In Visual Studio, for a class, a field, a method, I can just right click and say "Find All References" to see who is calling my code.

But there is no similar thing for a project.

What is the simplest way to do so? Do I have to check every project to tell?

Edit: enter image description here

A refers to B, but can not find B using Regex.

  • 1
    Are you trying to find what projects reference a given project? – JaredPar Mar 6 '12 at 22:38
  • Yes, that is what I meant. Sorry if my English confused you. – Cui Pengfei 崔鹏飞 Mar 6 '12 at 22:39
  • The simple approach is to just remove the project reference and recompile. – Hans Passant Mar 7 '12 at 1:26
up vote 24 down vote accepted
  1. Find All (CTRL+SHIFT+F)
  2. "Find what:" = Reference.*ReplaceThisTextWithProjectName
  3. Check "Use:" -> "Regular Expression" in the "Find options" section
  4. "Look at these file types:" = "*.*proj* "
  5. "Look in:" = Select a directory/folder on your drive. Don't use "Entire Solution" it won't get to the project file itself.
  • Nice. :) :) :) :) – demoncodemonkey Mar 6 '12 at 23:11
  • please see the edit – Cui Pengfei 崔鹏飞 Mar 6 '12 at 23:17
  • 1
    I've edited the search criteria to include the following:5. "Look in:" = Select a directory/folder on your drive. DOn't use "Entire Solution" it won't get to the project file itself. – fenone Mar 6 '12 at 23:25
  • Excellent.. very helpful.. :) – Nirman Dec 19 '17 at 5:38

Not sure if you've looked into using Resharper (not free), but it easily allows you to right-click on a project to see dependent code.

I can't live without and well worth the cost in my opinion - but it's not for everyone.

http://www.jetbrains.com/resharper/webhelp/Navigation_and_Search__Finding_Usages__Finding_Dependencies_and_Referenced_Code.html

There's a 30 day trial if you want to try it out - P.S I don't work for them, just a lover of the tool! :)

http://www.jetbrains.com/resharper/

  • 1
    I don't think this does what op wants. It only searches for things referencing the project within the current solution .... and not outside solutions. – goamn Jul 17 '14 at 1:21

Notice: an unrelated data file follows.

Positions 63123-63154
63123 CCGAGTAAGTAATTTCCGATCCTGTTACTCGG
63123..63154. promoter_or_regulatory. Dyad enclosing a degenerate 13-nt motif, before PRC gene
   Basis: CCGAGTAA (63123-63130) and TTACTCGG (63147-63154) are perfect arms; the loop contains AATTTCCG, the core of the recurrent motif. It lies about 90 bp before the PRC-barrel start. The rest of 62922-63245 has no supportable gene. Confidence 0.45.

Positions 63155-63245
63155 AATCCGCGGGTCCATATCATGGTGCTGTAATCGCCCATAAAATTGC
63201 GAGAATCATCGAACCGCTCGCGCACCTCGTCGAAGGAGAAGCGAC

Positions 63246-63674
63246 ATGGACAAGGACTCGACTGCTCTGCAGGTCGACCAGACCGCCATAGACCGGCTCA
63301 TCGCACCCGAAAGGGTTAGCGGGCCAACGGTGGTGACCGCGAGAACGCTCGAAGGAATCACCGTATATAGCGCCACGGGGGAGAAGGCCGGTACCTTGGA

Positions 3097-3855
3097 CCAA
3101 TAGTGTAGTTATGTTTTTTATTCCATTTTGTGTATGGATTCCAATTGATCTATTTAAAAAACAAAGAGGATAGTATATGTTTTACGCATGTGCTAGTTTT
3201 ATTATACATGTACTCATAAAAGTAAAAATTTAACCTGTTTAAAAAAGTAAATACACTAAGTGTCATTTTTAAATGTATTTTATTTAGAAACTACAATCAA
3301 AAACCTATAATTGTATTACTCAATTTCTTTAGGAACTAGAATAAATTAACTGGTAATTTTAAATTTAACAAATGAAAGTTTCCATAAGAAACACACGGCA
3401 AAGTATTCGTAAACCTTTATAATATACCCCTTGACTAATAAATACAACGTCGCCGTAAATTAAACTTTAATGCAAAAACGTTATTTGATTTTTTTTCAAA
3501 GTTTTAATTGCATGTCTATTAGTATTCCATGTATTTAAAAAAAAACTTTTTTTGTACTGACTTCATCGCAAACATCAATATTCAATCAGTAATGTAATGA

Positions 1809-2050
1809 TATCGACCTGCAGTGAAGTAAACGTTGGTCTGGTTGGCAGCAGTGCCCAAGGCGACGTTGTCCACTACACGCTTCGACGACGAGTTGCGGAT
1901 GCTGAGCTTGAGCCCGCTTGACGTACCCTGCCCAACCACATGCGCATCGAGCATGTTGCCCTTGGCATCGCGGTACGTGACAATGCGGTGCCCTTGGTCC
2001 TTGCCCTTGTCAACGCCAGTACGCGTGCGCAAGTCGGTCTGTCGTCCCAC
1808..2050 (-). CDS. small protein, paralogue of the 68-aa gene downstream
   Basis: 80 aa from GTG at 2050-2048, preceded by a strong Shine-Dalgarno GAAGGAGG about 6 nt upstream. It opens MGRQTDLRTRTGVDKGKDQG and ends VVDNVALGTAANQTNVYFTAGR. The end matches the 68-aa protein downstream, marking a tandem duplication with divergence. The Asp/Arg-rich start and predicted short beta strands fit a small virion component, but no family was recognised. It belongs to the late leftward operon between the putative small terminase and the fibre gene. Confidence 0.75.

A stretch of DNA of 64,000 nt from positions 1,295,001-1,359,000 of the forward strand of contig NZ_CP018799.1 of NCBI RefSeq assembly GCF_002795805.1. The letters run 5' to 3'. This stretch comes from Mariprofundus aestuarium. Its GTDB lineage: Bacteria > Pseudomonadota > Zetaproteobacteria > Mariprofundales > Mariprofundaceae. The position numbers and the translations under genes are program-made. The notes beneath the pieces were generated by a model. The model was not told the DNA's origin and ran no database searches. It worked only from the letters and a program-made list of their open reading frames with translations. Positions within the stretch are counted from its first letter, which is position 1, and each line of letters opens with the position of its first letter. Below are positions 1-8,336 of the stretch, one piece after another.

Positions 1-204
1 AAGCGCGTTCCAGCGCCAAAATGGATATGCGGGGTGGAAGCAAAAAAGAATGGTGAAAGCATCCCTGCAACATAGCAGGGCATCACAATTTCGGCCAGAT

Search all Project Files in editor like Notepad++

A similar approach to fenone's answer is to go to your solution folder in Windows and simply filter on *.*proj there through Windows search. That'll give you all your project files (or maybe you have some in a different folder, they can be added later). Simply select all these files and open in an editor like Notepad++. You can add other projects to your Notepad++ instance as desired. Once you've got your project files all opened there, it's easy to search for references to projects, .dlls, libraries, whatever. I prefer this approach because the project files are off in their own editor and they are easier to search in my opinion.

Unload Project and Recompile

A second approach would be to right click your project in Visual Studio's Solution Explorer and click "Unload Project", then analyze or recompile the solution. Any projects that actual reference the unloaded project in code will have errors, but your build will still be successful and your project level references will still show as being valid (at least they are for me in VS 2017). A similar more invasive approach that invalidates project level references and actually fails any referencing build would be to change your project folder's path so that Visual Studios can't find it. This would have the secondary affect of also identifying any references setup by path instead of by project.

Other Considerations

Of course, your project could be included in other solutions, so similar search techniques can be used across solutions. Just to cover your bases, there might be references to your compiled file by path instead of by project, that's just something to be aware of. Check you post-build events to make sure nothing is being copied and referenced somewhere unexpected. Search for all instances of your .dll or whatever in some reasonable folder scope, just to be aware of any copies.

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